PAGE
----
[quote=TridentineFan]The average duration of breastfeeding amenorrhea in this study was 14.5 months. However, note that this is ecological breastfeeding (breast milk is only source of food for ~6 months, then is still a source of food as desired till child self-weans, mother breastfeeds throughout the night, all comfort is provided at the breast and not through pacifiers).
With “non-ecological” breastfeeding (for instance, if the baby sleeps in a crib, or uses a pacifier, or is sometimes bottle-fed expressed milk), the average duration of lactational amenorrhea seems to be about 10 months. This estimate comes from research done by the Kippleys (founders of CCL) and others, and it matches with the experience of women in my social circle.
This doesn’t necessary correlate with the return of fertility. As TridentineFan mentioned, a woman can ovulate before her first period. On the other hand, it’s also common for a nursing woman to remain infertile for some months after the return of her cycle, due to anovulatory cycles or a deficient luteal phase. (In the latter case, a baby may be conceived, but not be able to implant. Sad to think about, but evidently part of God’s plan.)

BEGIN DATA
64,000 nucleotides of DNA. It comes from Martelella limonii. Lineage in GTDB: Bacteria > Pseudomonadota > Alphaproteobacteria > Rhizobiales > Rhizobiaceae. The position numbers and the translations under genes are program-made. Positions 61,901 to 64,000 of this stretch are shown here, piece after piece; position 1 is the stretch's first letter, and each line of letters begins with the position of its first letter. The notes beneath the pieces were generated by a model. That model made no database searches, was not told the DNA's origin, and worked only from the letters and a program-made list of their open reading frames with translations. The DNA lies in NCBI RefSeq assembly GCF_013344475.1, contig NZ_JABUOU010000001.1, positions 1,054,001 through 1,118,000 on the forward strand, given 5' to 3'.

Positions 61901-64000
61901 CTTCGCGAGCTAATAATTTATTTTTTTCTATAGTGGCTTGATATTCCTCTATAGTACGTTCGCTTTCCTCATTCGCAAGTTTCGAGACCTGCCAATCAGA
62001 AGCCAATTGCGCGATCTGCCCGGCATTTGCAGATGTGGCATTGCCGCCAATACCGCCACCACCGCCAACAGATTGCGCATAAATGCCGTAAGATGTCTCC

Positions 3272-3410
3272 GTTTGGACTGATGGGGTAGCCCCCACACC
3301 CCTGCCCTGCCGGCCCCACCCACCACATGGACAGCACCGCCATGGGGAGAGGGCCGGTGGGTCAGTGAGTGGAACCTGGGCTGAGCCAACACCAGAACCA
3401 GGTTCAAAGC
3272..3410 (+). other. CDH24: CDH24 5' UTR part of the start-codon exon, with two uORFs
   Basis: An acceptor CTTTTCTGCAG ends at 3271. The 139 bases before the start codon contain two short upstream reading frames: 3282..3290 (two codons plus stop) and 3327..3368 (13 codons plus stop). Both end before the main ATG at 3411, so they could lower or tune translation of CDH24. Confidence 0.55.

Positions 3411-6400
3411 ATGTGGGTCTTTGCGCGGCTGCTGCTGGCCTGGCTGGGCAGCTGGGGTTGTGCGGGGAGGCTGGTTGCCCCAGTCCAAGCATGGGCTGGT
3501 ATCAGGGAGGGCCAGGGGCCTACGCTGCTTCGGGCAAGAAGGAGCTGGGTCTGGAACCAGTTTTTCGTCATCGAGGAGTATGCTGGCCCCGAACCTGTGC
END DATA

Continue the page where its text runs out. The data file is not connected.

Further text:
Of course, women’s bodies can behave very differently from the average. If a woman has a strong reason to space pregnancies, such as recovery from medical problems related to the birth, she’d be well-advised to practice a systematic form of NFP starting a few weeks postpartum. Methods that are based on external observation of the mucus sign (e.g. Creighton, Billings, and Marquette) are a simple and reliable way to predict the first ovulation, whether the woman is breastfeeding fully, partially, “ecologically,” or whatever.